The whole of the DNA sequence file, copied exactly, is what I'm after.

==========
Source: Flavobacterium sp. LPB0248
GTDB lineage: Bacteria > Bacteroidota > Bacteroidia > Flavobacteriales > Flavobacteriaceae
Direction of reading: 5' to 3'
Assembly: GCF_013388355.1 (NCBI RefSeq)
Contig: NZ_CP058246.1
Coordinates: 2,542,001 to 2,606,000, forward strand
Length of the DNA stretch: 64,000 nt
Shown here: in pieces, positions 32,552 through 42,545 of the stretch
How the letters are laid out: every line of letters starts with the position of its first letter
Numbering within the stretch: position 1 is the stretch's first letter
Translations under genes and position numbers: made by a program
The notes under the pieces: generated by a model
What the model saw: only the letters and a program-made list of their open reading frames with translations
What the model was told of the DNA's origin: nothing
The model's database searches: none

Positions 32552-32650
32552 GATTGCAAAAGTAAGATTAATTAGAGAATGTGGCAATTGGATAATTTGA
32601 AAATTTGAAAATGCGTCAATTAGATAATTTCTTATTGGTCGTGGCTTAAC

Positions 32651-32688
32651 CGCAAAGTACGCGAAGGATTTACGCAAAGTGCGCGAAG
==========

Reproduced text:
Source: Flavobacterium sp. LPB0248
GTDB lineage: Bacteria > Bacteroidota > Bacteroidia > Flavobacteriales > Flavobacteriaceae
Direction of reading: 5' to 3'
Assembly: GCF_013388355.1 (NCBI RefSeq)
Contig: NZ_CP058246.1
Coordinates: 2,542,001 to 2,606,000, forward strand
Length of the DNA stretch: 64,000 nt
Shown here: in pieces, positions 32,552 through 42,545 of the stretch
How the letters are laid out: every line of letters starts with the position of its first letter
Numbering within the stretch: position 1 is the stretch's first letter
Translations under genes and position numbers: made by a program
The notes under the pieces: generated by a model
What the model saw: only the letters and a program-made list of their open reading frames with translations
What the model was told of the DNA's origin: nothing
The model's database searches: none

Positions 32552-32650
32552 GATTGCAAAAGTAAGATTAATTAGAGAATGTGGCAATTGGATAATTTGA
32601 AAATTTGAAAATGCGTCAATTAGATAATTTCTTATTGGTCGTGGCTTAAC

Positions 32651-32688
32651 CGCAAAGTACGCGAAGGATTTACGCAAAGTGCGCGAAG